For one thing, Freundel instructed her to skip the pre-mikvah checklist, which includes things like cleaning out one’s navel, trimming nails, and getting rid of excess hair and skin. For another, she had never heard of practice dunking.
But Mandel eventually bought the rabbi’s explanation: that women performing the ritual for the first time at their actual conversions might in their nervousness and confusion turn around and mistakenly expose themselves to the three rabbis present. Mandel said she, like other women who took practice dunks, actually found the trial run helpful.
But that was before last week when Freundel, a prominent Orthodox leader and rabbi at Washington’s Kesher Israel synagogue, was arrested for allegedly installing a clock radio with a hidden camera in the mikvah’s shower room. He is believed to have clandestinely filmed women showering and undressing before their practice dunks and the monthly immersions that married Orthodox women perform following menstruation.
Freundel has been charged with six counts of misdemeanor voyeurism and suspended without pay from his job.
Looking back, Mandel says, elements of the experience were deeply suspect.
“At first I was like, this was weird, but when he was waiting in the waiting room I thought this is just me being paranoid,” Mandel said. Now, she says, “It makes me ill.”
Peeping was not the only form of abuse that converts said they experienced at Freundel’s hands. The rabbi also demanded that conversion candidates perform clerical duties on his behalf and donate money to the Washington Beit Din, or rabbinical court. These candidates, practically all of them women, would organize his files, open his mail, pay his bills, take dictation and respond to emails on his behalf.
Many felt they had no recourse but to comply with Freundel’s requests.
“My entire conversion was doing office work for him and teaching myself,” said a Maryland resident who converted in 2012 after two years of working with Freundel and spoke with JTA on the condition of anonymity. “I was so desperate to convert and move on with my life that I was willing to play along.”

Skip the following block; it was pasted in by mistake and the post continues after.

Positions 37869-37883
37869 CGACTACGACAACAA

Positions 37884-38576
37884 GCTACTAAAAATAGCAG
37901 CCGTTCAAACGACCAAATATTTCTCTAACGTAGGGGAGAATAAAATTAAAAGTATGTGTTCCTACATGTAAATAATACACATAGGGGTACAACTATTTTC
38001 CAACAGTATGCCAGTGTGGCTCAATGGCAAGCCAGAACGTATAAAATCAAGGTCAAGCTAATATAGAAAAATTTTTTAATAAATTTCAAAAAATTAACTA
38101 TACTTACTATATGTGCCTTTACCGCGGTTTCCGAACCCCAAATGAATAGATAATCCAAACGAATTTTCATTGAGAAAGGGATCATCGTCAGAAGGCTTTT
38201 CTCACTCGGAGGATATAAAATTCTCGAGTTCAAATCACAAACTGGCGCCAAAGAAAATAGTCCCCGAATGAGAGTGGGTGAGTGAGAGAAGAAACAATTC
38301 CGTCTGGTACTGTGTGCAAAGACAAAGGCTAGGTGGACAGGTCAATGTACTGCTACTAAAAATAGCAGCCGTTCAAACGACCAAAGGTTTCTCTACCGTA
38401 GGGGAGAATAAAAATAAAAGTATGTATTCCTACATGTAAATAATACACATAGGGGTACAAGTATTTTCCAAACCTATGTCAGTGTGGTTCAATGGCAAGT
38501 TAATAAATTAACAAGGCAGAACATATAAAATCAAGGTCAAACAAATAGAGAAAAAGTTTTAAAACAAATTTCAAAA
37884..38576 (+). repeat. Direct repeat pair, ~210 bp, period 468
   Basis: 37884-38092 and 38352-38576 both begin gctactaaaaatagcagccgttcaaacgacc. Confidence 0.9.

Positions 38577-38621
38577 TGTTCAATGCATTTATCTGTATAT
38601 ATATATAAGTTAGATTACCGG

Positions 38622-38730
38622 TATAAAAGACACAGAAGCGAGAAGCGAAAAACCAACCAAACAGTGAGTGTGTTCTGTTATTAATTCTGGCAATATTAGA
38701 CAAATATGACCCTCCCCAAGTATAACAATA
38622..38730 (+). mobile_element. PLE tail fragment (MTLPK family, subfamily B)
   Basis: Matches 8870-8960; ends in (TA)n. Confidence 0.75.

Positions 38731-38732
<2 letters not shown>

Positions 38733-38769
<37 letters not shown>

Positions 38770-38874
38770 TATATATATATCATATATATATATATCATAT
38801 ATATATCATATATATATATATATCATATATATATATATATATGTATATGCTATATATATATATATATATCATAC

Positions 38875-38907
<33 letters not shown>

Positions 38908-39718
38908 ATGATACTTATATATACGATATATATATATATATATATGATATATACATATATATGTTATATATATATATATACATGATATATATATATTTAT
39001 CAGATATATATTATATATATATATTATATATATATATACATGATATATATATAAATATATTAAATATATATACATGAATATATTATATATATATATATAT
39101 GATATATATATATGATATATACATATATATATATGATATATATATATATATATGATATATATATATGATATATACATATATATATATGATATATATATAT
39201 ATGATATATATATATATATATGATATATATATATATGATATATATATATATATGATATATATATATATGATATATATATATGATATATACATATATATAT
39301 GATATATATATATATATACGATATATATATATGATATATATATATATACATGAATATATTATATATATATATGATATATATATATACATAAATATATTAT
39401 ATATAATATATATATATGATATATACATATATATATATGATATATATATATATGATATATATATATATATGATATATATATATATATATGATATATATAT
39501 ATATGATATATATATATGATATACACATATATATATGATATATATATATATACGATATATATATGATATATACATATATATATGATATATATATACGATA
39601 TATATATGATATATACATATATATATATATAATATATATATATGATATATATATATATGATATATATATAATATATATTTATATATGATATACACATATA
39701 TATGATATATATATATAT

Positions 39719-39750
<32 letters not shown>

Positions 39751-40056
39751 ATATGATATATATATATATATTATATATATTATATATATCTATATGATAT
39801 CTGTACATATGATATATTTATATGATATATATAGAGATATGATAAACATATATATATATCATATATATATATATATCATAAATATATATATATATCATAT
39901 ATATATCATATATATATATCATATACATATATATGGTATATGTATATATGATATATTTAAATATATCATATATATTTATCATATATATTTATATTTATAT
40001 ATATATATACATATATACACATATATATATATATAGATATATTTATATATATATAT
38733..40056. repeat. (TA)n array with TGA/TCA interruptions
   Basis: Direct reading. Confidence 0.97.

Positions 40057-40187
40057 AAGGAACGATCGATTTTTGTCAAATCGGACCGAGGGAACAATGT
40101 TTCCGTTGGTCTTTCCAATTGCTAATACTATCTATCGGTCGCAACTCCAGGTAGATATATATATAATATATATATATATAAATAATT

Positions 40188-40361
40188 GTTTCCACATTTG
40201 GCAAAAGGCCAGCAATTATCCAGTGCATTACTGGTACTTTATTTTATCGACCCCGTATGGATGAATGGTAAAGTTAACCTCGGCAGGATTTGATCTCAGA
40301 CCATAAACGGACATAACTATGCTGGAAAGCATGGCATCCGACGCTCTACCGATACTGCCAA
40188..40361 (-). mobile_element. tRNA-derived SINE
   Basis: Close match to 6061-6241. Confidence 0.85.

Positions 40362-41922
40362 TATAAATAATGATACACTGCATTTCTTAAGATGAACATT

Mandel, too, had no idea when her conversion would be complete. After her practice dunk in October 2010, it took nearly two more years for Freundel to green-light her actual conversion.
“You’d meet with him and he’d at some point arbitrarily decide that you were ready to go to the beit din,” Mandel said. “There was no clear outline or timeline or requirements. I didn’t go to classes or study.”
The peeping Tom revelations, while the most extraordinary of the allegations against Freundel, have helped pull back the curtain on what may be a far more common problem in the Orthodox world: the abuse of prospective converts by the rabbis who convert them. In Freundel’s case, the rabbi allegedly abused his power both for sexual and non-sexual purposes.
The Rabbinical Council of America, which rebuked Freundel two years ago for misusing conversion candidates for clerical work, says it is reviewing its procedures to better safeguard against such exploitation.
For the women whose privacy was violated by Freundel’s alleged actions, the revelations have been shocking — but in retrospect, they said, not out of character with a man many deemed “creepy.”
One female candidate for conversion who declined to be identified for fear that her 2012 conversion could be challenged said Freundel made her ride with him to Towson University near Baltimore, where Freundel taught in the Department of Philosophy and Religious Studies, to do secretarial work. The woman, who was single at the time, said the rides were uncomfortable and the work was onerous, particularly because she worked nights and needed her days free to catch up on sleep.